Why mentorship and coaching is dear to me -Irungu
- Irungu says in as much he misses being part of the playing unit, the joy of watching them play and win under his tutelage makes up for the sacrifice,
All great football coaches – local and foreign – honed their skills under some great mentors.
Talk of Pep Guardiola or Mauricio Pochettino and you realize they both largely looked up to one man, Marcelo Bielsa, as their mentor.
So meticulous was Bielsa in his planning that he swayed the aforementioned young coaches but little did he know that in years to come he would work with them in one league, or face them other as opponents.
Today, Pochettino coaches French giants PSG while Guardiola calls the shots at Manchester City. Bielsa, on the other hand, still practices his football philosophy, at Leeds United in the English Premier League.
It is a similar path that Fortune Sacco FC player-coach Sylvester Godwin Irungu wants to follow once he hangs up his boots – going into full time coaching – and it is no-brainer.
For quite a while now, he has had to take a break from his playing duties to try guide his fellow teammates as they chase promotion to the FKF Premier League through the murky waters of Kenya’s second-tier league.
Well, quite intimidating as it may sound, he has been overachieving and even outperforming many of the qualified coaches in the division, having guided his side to an impressive third place on the National Super League (NSL) following their latest win against giants Shabana away at Awendo Green Stadium last Sunday.
Irungu says in as much he misses being part of the playing unit, the joy of watching them play and win under his tutelage makes up for the sacrifice, adding that it takes a ”big heart” and ”passion” to replicate what he is doing at the moment.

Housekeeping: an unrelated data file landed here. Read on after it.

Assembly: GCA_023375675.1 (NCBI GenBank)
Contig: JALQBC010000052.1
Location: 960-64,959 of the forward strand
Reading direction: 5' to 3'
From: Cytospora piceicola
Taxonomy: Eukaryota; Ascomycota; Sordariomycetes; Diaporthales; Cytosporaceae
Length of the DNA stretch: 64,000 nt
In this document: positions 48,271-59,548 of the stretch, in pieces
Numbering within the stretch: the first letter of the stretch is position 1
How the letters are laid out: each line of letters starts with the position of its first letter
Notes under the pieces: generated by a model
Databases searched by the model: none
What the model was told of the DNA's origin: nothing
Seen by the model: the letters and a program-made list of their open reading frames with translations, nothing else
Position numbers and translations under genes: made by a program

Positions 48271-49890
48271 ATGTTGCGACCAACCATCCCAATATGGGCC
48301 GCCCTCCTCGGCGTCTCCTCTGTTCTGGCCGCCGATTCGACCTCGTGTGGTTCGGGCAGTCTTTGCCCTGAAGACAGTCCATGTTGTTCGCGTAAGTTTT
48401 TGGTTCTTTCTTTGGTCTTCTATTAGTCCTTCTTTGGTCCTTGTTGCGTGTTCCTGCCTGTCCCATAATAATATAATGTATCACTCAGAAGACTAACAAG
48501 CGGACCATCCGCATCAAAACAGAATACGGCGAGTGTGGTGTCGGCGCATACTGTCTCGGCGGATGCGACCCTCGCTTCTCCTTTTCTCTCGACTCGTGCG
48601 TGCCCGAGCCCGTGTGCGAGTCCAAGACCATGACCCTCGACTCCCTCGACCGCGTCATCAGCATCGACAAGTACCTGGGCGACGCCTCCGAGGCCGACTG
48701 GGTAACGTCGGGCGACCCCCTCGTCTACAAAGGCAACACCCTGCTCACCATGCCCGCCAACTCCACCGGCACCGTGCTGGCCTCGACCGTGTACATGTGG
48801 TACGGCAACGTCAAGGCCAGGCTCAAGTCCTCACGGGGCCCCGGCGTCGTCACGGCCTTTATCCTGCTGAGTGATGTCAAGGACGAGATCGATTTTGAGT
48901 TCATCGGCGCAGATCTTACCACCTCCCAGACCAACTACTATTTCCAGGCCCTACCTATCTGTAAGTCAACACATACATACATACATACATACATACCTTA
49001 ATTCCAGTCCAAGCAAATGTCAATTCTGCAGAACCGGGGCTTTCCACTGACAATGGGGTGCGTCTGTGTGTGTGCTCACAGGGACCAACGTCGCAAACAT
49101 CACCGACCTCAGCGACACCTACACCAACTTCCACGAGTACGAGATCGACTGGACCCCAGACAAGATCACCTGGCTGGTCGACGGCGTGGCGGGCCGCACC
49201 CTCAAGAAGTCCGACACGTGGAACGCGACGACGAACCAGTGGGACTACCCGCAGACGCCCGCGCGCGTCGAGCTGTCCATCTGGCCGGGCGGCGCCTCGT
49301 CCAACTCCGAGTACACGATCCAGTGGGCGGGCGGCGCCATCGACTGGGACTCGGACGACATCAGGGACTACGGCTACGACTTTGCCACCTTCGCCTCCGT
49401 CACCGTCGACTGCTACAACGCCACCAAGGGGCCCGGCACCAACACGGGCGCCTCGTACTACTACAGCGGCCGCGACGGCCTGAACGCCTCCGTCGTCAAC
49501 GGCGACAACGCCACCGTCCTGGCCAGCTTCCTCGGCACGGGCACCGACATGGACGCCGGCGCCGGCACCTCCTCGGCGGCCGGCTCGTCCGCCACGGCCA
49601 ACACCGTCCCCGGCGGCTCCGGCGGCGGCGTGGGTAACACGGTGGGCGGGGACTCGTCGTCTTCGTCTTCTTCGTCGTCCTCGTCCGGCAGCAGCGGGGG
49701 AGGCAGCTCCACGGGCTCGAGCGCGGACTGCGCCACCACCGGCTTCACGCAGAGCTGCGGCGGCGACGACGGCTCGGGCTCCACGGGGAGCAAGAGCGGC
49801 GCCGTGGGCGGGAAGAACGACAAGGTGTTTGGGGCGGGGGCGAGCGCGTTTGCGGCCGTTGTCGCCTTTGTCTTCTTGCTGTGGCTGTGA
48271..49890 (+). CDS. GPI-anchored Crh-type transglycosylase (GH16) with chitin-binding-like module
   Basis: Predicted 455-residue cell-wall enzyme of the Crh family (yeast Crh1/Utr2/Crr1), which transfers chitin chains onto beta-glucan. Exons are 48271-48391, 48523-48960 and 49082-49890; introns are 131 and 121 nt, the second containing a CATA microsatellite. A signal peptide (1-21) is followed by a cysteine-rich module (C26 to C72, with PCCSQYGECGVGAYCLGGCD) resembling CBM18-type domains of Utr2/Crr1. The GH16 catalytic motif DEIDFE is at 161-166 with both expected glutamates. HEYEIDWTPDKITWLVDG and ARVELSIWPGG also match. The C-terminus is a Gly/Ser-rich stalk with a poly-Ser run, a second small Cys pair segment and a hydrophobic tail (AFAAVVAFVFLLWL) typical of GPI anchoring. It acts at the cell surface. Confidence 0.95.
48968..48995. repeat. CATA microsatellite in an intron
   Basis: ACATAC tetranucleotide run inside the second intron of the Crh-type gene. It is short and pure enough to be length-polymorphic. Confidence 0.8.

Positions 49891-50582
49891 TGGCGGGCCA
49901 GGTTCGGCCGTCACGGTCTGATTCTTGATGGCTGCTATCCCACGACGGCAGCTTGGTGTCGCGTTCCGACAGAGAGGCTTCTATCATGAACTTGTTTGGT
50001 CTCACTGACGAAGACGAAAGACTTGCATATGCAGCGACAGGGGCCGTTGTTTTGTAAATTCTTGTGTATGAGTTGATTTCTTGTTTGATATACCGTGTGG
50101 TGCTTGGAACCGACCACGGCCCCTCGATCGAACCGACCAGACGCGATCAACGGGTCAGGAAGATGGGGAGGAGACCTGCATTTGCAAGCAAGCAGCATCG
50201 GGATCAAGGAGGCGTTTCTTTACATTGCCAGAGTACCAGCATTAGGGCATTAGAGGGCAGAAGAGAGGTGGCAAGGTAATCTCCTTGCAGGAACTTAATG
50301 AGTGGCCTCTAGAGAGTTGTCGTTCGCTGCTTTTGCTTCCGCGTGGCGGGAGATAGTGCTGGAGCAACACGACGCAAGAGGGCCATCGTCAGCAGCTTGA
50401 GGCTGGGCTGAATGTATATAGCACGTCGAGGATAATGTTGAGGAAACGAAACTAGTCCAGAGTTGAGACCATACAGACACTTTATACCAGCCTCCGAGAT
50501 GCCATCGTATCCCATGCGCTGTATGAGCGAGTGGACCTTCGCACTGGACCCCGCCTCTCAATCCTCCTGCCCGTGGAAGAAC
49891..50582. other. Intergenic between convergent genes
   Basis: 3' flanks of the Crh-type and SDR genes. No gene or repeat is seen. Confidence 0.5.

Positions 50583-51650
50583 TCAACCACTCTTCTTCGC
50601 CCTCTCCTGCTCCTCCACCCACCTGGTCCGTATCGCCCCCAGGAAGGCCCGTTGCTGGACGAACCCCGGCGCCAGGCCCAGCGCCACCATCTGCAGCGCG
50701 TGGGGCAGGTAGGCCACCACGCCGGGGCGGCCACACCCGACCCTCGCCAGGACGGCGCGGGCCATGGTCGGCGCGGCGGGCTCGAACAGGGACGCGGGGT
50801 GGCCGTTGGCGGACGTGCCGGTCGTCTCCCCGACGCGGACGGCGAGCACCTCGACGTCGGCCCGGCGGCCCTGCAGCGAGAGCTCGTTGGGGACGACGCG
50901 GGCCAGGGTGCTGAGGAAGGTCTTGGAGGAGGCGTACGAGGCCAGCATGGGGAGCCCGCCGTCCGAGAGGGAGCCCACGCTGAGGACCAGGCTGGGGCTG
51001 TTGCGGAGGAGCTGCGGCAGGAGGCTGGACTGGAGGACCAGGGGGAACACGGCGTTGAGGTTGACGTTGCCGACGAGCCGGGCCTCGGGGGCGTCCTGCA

“Honestly like anyone passionate about playing football I would love to be part of the winning team but I have accepted the challenge and I’m motivated to help my team win.
“It feels special to watch them implement what I tell them. I must say they make my work easy because of the talent level, communication, and respect that we have in our team.”
Anyone watching the game from the terraces at the Awendo stadium could have understandably mistaken him for a seasoned tactician with decades of experience under his belt given the calm and composure he exhibited on the away team’s dugout as he oversaw his troops overpower Shabana to move into the qualifying positions on the log.
The long-serving member of the Kianyaga stadium-based side says he fashioned his body language after Manchester City boss Pep Guardiola whose enviable resume has seen him rack up major honors across Europe’s elite leagues in Spain, Germany and now England.
“Just like Pep, I would like to be calm and inspire my players to be confident in what they do on the pitch. The animated tantrums on the sidelines do not work the magic at all,” he asserts.
His coaching journey kicked off when he took up the responsibility of nurturing one of the promising under-12 outfits in his Githurai residence. He says one day he would like to be among the young coaches that will take over the mantle from the current crop of seasoned tacticians like Wazito FC’s Francis Kimanzi and Harambee Stars’ Jacob “Ghost” Mulee.
“If you look at our work it’s the hallmarks of what both Kimanzi and Ghost have done. It will be my pleasure to continue their legacy once they call it a day,” he adds.
He will hope to help his side to replicate their weekend exploits when they take on struggling Soy United on Saturday.
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